In 1933, the state of Texas sent Lillian Peek, the state supervisor of home economics, to seek a site for a new home economics program. She selected Mineral Wells, a community located not far from Fort Worth, in rural Palo Pinto county. Originally intended to be located in a former school building, the city instead decided to demolish the old school and build the first free-standing house built for home economics educators in Texas.
The building was constructed of native stone. The WPA, led by contractor W. W. Brassel, worked one day for pay and one day for free to complete the building for occupancy on February 21, 1934. The “semi-Georgian” style cottage was designed by architect A. Howell, and cost $11,200, with additional cost for the furnishings of just over $2,000. The cottage contained a foods laboratory (kitchen with 6 units), clothing laboratory (containing sewing machines), living and dining room with rustic faux fireplace, bedroom, bathroom, and terrace. (“Lillian Peek homemaking building finished in 1934”, February 12, 2013, Mountaineer Heritage Park Blog)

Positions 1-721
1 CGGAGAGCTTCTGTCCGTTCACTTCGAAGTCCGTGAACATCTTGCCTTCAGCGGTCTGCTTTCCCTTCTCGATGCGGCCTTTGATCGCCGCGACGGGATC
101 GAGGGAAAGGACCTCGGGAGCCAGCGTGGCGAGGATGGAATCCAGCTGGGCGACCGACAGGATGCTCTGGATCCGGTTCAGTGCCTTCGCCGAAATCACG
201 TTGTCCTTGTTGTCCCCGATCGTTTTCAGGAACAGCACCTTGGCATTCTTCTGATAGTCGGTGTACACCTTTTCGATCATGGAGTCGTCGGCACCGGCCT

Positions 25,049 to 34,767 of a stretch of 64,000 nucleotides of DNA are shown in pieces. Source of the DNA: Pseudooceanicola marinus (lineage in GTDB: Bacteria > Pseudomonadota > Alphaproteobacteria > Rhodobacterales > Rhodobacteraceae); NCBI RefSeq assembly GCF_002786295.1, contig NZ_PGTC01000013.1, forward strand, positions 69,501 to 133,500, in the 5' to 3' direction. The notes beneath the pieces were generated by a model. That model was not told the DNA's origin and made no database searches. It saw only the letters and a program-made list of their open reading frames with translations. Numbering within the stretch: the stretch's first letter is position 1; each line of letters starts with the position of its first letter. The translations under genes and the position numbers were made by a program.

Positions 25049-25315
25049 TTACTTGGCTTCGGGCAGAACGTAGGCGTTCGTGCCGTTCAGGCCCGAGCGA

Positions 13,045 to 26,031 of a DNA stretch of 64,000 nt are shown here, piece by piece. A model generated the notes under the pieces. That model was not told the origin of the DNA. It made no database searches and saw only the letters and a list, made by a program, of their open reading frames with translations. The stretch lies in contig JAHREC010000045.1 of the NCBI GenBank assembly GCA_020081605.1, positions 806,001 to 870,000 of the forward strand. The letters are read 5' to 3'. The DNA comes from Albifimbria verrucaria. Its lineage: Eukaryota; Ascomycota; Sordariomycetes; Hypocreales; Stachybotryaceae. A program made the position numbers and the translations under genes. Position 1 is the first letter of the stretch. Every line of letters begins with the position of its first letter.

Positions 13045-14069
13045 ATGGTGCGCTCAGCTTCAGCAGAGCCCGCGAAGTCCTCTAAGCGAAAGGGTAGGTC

The 50 Year Club of Mineral Wells is working on restoration and renovation of the building, and it has been partially completed. Both current and historic images and updates can be seen at their blog, Mountaineer Heritage Park Blog.
Sources: “Creative Arts Center on Sunday’s Zonta Tour,” December 1, 2006, MineralWellsIndex.com; Judith Richards Shubert digitized photographs from 1934, 1935, and 1939 Mineral Wells High School Burros yearbook and minutes from the October 1935 school board, retrieved from http://mountaineerheritagepark.blogspot.com/2013/02/lillian-peek-homemaking-building.html; Living Room in Home Econmics., Photograph, n.d.; (http://texashistory.unt.edu/ark:/67531/metapth25049/ : accessed November 13, 2014), University of North Texas Libraries, The Portal to Texas History, http://texashistory.unt.edu; crediting Boyce Ditto Public Library, Mineral Wells, Texas.